Please note: APA, Harvard, Vancouver or style can be used for referencing. Ensure you are consistent with your chosen referencing style throughout your paper. Pleaserefer to the University of Adelaide Referencing Guides for assistance.

    Refer to MyUni
    Discussion Forums
    There are eight (8) discussion forums for this course. Four (4) discussion boards will be assessed where your comments will be assessed using a marking rubric. Students will complete a total of 6 hours’ worth of discussion boards over the duration of the course. Refer to MyUni
    You must submit an assessment task in accordance with the specified deadline, format and lodgement instructions, except as provided in the Modified Arrangements for Coursework Assessment Policy. All submissions will be via MyUni. Specific information will be provided in the Assessment instructions for each item online. Students will be required to upload all written Assignment via Internet-based plagiarism detection service turnitin on MyUni.
    Course Grading

    Grades for your performance in this course will be awarded in accordance with the following scheme:

    M10 (Coursework Mark Scheme)
    Grade Mark Description
    FNS   Fail No Submission
    F 1-49 Fail
    P 50-64 Pass
    C 65-74 Credit
    D 75-84 Distinction
    HD 85-100 High Distinction
    CN   Continuing
    NFE   No Formal Examination
    RP   Result Pending

    Further details of the grades/results can be obtained from Examinations.

    Grade Descriptors are available which provide a general guide to the standard of work that is expected at each grade level. More information at Assessment for Coursework Programs.

    Final results for this course will be made available through Access Adelaide.

  • Student Feedback

    The University places a high priority on approaches to learning and teaching that enhance the student experience. Feedback is sought from students in a variety of ways including on-going engagement with staff, the use of online discussion boards and the use of Student Experience of Learning and Teaching (SELT) surveys as well as GOS surveys and Program reviews.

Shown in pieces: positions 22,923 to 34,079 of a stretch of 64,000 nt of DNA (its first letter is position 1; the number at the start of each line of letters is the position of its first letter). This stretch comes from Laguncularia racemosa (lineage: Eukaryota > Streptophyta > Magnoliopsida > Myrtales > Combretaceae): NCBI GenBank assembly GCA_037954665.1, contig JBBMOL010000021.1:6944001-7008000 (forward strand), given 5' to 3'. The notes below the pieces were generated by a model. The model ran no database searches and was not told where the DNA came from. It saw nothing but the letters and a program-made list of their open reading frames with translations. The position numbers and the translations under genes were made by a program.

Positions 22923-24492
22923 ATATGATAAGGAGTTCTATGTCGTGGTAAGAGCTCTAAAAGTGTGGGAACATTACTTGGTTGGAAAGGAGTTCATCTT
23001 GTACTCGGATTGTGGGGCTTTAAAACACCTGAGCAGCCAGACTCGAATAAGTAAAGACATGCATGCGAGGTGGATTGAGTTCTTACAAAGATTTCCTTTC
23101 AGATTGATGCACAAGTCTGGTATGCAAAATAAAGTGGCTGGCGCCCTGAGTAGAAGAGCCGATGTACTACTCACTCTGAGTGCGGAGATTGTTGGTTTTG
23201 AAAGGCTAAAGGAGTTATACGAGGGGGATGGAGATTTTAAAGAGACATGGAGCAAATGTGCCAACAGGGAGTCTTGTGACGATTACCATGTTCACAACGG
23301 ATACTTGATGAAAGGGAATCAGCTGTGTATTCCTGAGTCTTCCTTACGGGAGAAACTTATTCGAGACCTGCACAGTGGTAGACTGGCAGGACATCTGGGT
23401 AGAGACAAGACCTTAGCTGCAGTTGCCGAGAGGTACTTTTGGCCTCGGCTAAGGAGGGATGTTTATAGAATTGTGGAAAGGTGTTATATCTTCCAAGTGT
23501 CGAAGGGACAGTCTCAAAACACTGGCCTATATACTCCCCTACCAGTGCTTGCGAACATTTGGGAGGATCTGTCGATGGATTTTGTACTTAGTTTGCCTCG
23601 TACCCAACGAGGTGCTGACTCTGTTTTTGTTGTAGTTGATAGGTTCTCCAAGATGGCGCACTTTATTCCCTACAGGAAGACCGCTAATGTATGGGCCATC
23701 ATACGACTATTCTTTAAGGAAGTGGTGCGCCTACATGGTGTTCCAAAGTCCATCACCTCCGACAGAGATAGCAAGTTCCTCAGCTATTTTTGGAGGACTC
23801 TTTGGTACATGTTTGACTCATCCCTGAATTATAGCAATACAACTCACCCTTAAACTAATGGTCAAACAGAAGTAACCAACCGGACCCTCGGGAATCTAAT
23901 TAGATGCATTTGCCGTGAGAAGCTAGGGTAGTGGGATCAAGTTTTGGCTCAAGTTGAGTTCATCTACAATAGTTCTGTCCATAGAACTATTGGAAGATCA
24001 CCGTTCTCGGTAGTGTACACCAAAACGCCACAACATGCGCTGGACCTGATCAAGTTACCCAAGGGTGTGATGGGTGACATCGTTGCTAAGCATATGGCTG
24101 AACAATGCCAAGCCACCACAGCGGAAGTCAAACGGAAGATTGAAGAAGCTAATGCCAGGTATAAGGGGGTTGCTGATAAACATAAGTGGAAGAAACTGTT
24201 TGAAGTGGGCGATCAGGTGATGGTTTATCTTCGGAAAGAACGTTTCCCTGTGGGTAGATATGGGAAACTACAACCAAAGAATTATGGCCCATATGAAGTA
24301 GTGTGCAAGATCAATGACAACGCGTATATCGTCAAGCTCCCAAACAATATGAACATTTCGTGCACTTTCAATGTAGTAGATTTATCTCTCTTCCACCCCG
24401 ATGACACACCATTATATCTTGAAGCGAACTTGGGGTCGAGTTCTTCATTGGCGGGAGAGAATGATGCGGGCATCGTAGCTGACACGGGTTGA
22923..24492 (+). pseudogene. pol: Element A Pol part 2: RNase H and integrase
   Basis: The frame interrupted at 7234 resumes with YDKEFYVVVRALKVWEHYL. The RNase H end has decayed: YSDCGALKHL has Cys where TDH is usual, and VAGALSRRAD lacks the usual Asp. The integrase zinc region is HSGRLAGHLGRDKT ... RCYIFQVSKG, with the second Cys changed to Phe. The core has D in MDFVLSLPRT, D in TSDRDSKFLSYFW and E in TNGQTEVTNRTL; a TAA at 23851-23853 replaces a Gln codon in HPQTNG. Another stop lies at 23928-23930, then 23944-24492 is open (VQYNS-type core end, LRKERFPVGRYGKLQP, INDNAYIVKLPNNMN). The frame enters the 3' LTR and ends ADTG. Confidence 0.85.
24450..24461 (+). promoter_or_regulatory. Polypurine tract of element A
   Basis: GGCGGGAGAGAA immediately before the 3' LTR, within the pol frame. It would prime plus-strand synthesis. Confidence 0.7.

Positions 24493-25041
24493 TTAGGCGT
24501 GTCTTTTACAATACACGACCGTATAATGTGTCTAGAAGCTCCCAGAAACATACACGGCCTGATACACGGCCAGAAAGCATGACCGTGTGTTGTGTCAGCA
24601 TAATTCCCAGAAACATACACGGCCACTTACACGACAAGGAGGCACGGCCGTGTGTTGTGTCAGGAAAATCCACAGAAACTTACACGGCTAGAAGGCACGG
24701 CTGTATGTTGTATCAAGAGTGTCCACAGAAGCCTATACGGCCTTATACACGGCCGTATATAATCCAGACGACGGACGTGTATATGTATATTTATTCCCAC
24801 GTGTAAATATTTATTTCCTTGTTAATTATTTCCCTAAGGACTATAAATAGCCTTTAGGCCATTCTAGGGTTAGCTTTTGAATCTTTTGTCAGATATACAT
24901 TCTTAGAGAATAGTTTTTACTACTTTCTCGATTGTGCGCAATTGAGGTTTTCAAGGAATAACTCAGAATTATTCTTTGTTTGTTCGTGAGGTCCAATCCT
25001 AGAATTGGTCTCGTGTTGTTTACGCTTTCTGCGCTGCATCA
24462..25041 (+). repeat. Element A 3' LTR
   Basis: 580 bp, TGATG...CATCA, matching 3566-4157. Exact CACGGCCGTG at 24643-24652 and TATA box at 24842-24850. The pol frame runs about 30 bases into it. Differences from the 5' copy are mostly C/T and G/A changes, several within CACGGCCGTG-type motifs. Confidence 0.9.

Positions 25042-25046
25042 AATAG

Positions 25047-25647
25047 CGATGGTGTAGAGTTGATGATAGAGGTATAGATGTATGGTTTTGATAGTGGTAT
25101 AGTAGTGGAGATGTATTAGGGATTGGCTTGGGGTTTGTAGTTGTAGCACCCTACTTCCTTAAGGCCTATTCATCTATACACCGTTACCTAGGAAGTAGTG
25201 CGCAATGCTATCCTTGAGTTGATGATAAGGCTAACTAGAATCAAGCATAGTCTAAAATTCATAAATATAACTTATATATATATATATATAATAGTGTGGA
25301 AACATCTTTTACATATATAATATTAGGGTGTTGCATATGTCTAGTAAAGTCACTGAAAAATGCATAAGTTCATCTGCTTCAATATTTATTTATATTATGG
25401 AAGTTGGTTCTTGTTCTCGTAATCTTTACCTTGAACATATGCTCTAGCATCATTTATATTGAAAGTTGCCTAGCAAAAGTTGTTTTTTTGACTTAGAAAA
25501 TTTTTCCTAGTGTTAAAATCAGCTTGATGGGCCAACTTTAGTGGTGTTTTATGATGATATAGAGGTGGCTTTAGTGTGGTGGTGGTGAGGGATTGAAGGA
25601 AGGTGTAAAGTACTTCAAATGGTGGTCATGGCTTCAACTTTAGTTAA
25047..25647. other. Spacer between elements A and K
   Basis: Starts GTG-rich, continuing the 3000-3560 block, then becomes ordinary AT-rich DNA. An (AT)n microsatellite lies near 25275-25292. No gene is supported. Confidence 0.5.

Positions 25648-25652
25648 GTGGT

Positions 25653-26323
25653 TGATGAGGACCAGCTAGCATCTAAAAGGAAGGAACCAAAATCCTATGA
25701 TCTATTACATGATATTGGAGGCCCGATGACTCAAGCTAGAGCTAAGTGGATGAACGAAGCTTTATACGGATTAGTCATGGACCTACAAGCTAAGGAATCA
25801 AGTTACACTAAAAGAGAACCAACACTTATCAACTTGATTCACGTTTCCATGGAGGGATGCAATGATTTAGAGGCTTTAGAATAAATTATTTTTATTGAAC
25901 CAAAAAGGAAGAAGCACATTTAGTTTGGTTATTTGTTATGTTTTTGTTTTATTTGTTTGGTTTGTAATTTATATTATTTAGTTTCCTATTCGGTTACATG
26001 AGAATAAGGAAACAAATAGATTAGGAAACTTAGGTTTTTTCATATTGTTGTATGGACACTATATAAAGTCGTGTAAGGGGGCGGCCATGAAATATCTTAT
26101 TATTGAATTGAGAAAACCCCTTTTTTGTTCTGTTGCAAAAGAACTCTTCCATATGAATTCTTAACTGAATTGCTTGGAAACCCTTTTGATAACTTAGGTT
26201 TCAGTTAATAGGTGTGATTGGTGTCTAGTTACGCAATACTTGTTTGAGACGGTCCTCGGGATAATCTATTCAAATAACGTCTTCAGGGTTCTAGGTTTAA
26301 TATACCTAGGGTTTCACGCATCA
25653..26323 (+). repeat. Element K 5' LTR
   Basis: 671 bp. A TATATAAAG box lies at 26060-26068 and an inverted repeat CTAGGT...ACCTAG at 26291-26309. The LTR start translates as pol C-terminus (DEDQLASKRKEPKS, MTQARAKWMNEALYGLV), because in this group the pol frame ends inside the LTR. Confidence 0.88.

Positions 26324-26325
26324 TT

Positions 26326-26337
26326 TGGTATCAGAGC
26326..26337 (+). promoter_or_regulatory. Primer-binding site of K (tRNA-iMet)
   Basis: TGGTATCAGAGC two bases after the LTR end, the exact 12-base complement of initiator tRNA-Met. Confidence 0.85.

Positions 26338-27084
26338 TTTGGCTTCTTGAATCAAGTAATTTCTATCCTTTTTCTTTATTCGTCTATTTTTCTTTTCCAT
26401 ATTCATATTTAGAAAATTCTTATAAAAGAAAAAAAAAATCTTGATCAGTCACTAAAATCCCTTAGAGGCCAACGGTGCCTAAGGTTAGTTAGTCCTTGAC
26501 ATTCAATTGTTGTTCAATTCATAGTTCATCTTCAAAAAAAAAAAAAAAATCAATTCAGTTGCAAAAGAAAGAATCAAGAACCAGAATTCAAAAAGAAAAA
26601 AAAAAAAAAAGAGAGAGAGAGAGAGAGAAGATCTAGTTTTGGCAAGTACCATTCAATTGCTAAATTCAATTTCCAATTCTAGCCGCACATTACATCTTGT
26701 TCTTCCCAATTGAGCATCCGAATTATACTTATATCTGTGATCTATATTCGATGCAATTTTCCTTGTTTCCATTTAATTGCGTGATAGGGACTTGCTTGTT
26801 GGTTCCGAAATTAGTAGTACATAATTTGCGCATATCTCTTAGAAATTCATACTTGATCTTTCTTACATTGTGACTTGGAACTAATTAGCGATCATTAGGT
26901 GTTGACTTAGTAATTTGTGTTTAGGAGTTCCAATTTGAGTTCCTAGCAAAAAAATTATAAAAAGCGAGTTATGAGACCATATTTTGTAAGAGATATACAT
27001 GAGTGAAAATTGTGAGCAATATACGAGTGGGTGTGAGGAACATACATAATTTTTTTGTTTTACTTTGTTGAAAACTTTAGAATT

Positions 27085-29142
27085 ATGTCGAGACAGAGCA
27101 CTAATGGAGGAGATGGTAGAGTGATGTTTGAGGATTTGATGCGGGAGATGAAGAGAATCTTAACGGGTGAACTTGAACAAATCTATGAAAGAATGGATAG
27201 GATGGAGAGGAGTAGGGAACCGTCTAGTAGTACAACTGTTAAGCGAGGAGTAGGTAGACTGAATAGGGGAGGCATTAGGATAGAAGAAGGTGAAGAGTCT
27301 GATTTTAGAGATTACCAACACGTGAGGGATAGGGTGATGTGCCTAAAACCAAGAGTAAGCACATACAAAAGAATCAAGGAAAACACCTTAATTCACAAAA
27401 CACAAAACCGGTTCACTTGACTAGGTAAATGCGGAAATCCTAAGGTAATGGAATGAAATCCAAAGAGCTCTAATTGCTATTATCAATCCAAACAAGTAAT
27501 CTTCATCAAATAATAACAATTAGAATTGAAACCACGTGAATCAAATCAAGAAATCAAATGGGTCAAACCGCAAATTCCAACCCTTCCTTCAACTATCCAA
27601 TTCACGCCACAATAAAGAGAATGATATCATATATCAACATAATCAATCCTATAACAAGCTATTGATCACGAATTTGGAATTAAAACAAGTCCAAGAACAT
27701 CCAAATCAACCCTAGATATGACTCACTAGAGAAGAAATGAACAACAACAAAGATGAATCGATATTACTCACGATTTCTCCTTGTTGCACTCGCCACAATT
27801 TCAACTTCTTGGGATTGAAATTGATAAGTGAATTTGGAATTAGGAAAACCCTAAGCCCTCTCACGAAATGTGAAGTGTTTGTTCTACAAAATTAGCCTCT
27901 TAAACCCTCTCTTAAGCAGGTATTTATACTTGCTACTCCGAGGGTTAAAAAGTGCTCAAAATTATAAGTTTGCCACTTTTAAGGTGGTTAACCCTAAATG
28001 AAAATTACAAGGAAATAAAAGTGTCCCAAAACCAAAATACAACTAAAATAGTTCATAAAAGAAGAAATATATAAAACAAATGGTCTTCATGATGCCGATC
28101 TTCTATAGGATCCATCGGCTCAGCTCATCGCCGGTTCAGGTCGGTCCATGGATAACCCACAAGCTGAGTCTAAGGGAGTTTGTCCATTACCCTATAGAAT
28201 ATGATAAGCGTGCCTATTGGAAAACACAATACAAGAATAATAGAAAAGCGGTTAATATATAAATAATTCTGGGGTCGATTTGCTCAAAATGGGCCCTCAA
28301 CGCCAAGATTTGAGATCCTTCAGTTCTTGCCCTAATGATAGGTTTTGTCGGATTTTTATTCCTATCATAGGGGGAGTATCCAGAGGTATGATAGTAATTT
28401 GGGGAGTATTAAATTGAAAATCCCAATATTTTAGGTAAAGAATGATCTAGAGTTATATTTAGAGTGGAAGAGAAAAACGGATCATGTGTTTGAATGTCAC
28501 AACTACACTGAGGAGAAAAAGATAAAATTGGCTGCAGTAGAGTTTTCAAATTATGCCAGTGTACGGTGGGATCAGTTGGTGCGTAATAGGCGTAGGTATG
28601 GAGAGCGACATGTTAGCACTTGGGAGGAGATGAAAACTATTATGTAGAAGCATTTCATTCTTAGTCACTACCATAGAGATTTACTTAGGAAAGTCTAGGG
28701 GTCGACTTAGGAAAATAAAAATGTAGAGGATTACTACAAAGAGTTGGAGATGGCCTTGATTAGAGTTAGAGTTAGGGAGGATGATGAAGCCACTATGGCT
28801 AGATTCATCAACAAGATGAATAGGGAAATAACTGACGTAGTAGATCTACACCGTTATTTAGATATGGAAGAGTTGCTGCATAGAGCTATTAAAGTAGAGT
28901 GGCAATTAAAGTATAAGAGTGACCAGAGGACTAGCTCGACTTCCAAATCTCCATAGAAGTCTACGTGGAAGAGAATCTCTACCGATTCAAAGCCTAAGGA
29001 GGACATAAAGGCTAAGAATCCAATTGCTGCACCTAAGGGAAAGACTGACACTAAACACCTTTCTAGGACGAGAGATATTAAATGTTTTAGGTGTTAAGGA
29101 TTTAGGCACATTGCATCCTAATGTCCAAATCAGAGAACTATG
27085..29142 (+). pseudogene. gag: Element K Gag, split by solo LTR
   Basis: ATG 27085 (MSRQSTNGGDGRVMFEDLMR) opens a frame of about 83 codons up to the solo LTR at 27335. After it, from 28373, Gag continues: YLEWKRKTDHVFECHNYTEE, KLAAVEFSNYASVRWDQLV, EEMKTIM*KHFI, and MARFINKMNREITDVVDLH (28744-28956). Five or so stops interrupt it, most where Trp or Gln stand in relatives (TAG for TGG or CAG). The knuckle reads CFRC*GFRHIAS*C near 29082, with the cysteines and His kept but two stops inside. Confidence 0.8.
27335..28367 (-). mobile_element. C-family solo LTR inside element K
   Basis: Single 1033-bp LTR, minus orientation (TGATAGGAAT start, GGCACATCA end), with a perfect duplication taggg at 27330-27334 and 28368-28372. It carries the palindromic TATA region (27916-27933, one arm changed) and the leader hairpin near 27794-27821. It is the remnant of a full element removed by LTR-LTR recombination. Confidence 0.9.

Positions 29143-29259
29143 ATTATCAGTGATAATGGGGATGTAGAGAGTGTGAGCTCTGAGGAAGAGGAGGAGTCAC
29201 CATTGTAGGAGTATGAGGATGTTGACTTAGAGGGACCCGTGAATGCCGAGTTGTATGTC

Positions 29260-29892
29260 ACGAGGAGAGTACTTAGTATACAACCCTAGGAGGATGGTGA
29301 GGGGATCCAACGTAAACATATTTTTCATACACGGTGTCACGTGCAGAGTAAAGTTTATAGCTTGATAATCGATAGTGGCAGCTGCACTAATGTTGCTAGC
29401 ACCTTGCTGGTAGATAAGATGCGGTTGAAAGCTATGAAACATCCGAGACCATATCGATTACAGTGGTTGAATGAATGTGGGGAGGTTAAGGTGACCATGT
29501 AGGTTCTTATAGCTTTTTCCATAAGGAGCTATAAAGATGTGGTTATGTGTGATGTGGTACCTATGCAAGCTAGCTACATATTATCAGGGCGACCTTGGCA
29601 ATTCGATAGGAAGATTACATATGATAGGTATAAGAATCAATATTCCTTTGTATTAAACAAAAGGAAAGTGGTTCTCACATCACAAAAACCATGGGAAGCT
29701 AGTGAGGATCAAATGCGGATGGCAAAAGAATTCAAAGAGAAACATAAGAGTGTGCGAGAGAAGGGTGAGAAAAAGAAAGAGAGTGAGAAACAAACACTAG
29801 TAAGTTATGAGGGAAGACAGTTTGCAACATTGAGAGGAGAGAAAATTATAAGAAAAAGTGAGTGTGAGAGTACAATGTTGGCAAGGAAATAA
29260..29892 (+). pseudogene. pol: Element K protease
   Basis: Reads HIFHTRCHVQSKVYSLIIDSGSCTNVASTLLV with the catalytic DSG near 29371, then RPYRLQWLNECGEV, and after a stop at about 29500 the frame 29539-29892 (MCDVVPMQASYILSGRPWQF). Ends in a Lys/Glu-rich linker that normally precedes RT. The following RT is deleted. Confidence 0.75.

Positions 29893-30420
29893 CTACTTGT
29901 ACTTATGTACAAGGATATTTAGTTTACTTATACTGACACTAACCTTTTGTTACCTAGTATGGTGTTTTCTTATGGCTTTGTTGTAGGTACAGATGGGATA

SELTs are an important source of information to inform individual teaching practice, decisions about teaching duties, and course and program curriculum design. They enable the University to assess how effectively its learning environments and teaching practices facilitate student engagement and learning outcomes. Under the current SELT Policy ( course SELTs are mandated and must be conducted at the conclusion of each term/semester/trimester for every course offering. Feedback on issues raised through course SELT surveys is made available to enrolled students through various resources (e.g. MyUni). In addition aggregated course SELT data is available.

  • Student Support
  • Policies & Guidelines
  • Fraud Awareness

    Students are reminded that in order to maintain the academic integrity of all programs and courses, the university has a zero-tolerance approach to students offering money or significant value goods or services to any staff member who is involved in their teaching or assessment. Students offering lecturers or tutors or professional staff anything more than a small token of appreciation is totally unacceptable, in any circumstances. Staff members are obliged to report all such incidents to their supervisor/manager, who will refer them for action under the university's student’s disciplinary procedures.